It was in 2011 when the then prime minister of the small Asian country of Bhutan, Jigme Thinley, proposed that the United Nations (U.N.) annually dedicate a day to celebrating the happiness of citizens around the globe. One year later, in 2012, the U.N. General Assembly declared March 20th as World Happiness Day and proclaimed that the yearly occurrence would recognize:
Happiness and well-being as universal goals and aspirations in the lives of human beings around the world.”
The U.N. also commemorated this landmark day by releasing their findings from a yearlong study, aimed at analyzing and promoting the subjective well-being of citizens around the globe, in the first-ever World Happiness Report. Since 2012, great strides have been made by global government and policy leaders to move away from solely measuring a country’s prosperity and growth by purely economic measures such as the GDP. Exemplifying this truth, the previously mentioned nation of Bhutan now uses Gross National Happiness as its primary development indicator.
Overview of The 2017 World Happiness Report:
The 2017 World Happiness Report marks the fifth time in the past six years that the United Nations Sustainable Development Solutions Network (SDSN) has published its comparative findings from surveying citizens, in 155 different countries, on the topic of subjective well-being. For each participating country, roughly 3,000 individuals were asked to evaluate their life circumstances on a scale where zero signifies the worst possible life and ten represents the best. Based upon their extensive research, the SDSN has identified the following six factors as being the most important indicators of subjective-well being:
- GDP per capita
- Healthy Years of life expectancy
- Social support (having someone to count on)
- Trust (perceived absence of corruption)
- Freedom to make life decisions
- Generosity (charitable donations)
Upon completing their research and collecting survey data for 2017, the SDSN symbolically released their analysis and rankings on World Happiness Day. While the World Happiness Report’s release has become a celebratory occurrence for many Scandinavian nations, it also, unfortunately, serves as a reminder of the massive amounts of suffering taking place in the world’s less developed countries.
5 Key Findings from the 2017 World Happiness Report:
While there is a bountiful amount of relevant data in the 184 pages of the 2017 World Happiness Report, the following five findings are undeniably some of the most important. Not only can we use these findings to improve our understanding of the world’s collective levels of happiness, but also to discover verifiable ways to increase our own levels of subjective well-being:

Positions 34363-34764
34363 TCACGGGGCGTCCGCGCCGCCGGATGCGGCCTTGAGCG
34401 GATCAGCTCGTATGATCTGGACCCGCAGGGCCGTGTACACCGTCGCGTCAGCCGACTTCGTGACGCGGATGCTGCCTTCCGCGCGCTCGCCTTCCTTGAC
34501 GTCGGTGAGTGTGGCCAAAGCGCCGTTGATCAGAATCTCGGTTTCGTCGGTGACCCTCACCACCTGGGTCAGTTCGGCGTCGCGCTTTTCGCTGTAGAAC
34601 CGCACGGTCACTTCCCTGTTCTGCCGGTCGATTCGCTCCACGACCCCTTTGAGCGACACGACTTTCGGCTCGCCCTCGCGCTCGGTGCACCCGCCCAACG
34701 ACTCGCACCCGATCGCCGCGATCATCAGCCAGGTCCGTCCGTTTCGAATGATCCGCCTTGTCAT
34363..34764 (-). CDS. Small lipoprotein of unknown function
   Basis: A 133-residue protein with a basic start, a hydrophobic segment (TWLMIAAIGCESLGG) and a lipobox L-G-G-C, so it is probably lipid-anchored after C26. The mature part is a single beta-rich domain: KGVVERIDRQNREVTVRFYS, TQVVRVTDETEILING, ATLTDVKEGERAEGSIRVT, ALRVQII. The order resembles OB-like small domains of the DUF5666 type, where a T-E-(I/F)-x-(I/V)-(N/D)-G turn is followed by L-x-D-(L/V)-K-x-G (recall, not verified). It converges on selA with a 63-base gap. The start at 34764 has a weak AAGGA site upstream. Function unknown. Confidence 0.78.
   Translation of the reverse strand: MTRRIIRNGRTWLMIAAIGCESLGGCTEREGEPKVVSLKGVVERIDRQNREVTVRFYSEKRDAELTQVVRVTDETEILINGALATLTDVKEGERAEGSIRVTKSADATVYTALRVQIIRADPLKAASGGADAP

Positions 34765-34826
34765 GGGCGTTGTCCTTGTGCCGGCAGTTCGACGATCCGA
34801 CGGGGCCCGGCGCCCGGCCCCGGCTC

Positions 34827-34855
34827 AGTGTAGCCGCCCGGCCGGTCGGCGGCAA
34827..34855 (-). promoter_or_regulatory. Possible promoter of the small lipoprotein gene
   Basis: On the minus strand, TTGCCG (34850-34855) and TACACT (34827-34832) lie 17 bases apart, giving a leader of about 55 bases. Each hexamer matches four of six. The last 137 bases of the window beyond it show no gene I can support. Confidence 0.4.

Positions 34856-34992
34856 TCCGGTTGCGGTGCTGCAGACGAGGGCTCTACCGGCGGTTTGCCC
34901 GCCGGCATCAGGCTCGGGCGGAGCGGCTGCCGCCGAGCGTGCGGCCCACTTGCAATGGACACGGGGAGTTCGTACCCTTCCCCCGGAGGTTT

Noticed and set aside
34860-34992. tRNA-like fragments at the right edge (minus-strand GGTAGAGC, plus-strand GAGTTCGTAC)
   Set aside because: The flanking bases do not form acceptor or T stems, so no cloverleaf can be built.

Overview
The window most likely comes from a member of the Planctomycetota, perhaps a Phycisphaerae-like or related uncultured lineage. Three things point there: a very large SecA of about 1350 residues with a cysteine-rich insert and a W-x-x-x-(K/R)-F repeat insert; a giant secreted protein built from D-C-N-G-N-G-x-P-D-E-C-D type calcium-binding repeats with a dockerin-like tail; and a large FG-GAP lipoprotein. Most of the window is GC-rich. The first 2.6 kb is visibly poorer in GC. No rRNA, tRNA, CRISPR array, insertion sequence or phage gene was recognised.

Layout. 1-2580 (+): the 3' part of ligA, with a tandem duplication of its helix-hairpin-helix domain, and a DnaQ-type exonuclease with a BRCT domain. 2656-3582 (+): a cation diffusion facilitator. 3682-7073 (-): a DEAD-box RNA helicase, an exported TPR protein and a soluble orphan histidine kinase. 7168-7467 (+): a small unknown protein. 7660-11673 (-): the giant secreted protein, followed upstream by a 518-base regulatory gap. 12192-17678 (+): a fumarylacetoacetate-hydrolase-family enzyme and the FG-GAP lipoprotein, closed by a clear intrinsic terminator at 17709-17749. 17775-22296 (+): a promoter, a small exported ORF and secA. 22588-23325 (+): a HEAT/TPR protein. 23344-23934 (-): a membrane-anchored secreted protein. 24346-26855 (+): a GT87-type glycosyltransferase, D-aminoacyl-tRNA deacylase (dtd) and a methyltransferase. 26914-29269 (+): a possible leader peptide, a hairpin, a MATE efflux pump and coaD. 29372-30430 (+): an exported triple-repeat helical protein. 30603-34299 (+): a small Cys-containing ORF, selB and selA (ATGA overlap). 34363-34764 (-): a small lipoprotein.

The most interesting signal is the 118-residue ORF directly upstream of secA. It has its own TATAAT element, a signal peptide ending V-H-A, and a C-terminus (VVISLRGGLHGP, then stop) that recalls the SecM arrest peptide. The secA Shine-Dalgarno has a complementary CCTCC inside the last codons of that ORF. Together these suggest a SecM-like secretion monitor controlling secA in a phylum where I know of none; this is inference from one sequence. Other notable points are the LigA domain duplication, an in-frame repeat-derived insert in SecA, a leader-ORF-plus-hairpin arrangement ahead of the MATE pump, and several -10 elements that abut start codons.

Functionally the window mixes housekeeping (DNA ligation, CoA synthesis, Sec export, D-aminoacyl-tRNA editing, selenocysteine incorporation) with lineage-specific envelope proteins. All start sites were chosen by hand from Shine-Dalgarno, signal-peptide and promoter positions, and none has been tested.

1.) Scandinavian Countries Continue Happiness Reign:
For anyone with knowledge of the World Happiness Report rankings, it won’t come with much surprise to learn that the five Scandinavian countries found in the northernmost region of Europe continued their happiness dominance in this year’s report. In each of the five reports to be published, including this year’s, the countries of Norway, Denmark, Iceland, Finland, and Sweden have all ranked within the top 20 of happiest countries in the world, and in four out of the five reports, each of them has ranked within the top 10. This year, Noway unseated the three-time champion Denmark, which came in second, as the happiest country in the world. Iceland, Finland, and Sweden finished ranked third, fifth, and tenth respectively. Why you may wonder, are Scandinavians so happy?
Unlike any other cluster of countries on the planet, Scandinavian nations are set up in a way that provides citizens with the necessary resources and opportunities to enjoy a high GDP per capita, healthy life expectancy rates, social support, trust in their governments, freedom to make their own decisions, and mutually beneficial generosity.
While paying taxes is dreaded in places like the United States with the use of tax resolution services essential for those who are having issues, countries such as Norway, Denmark, and Finland use astronomical tax rates to supply their citizens with immense benefits. For example, citizens from each of the five nations enjoy healthcare, education, and child support completely free of charge. Additionally, because of the tax rates and universal benefits, there aren’t heightened levels of inequality among citizens.
2.) Money Alone Can’t Buy Happiness:
Based on their research, survey results, and other statistical data, the authors of the World Happiness Report were able to show how money alone can’t buy happiness. While GDP per capita and average income does affect the happiness of citizens in third world countries who don’t have access to basic life necessities like food and water, there isn’t a correlation to be found between these economic measures and subjective well-being amongst the world’s wealthiest nations. The report goes to great lengths to show how the decline in happiness levels of American citizens, who enjoy great monetary wealth, has nothing to do with an economic downturn.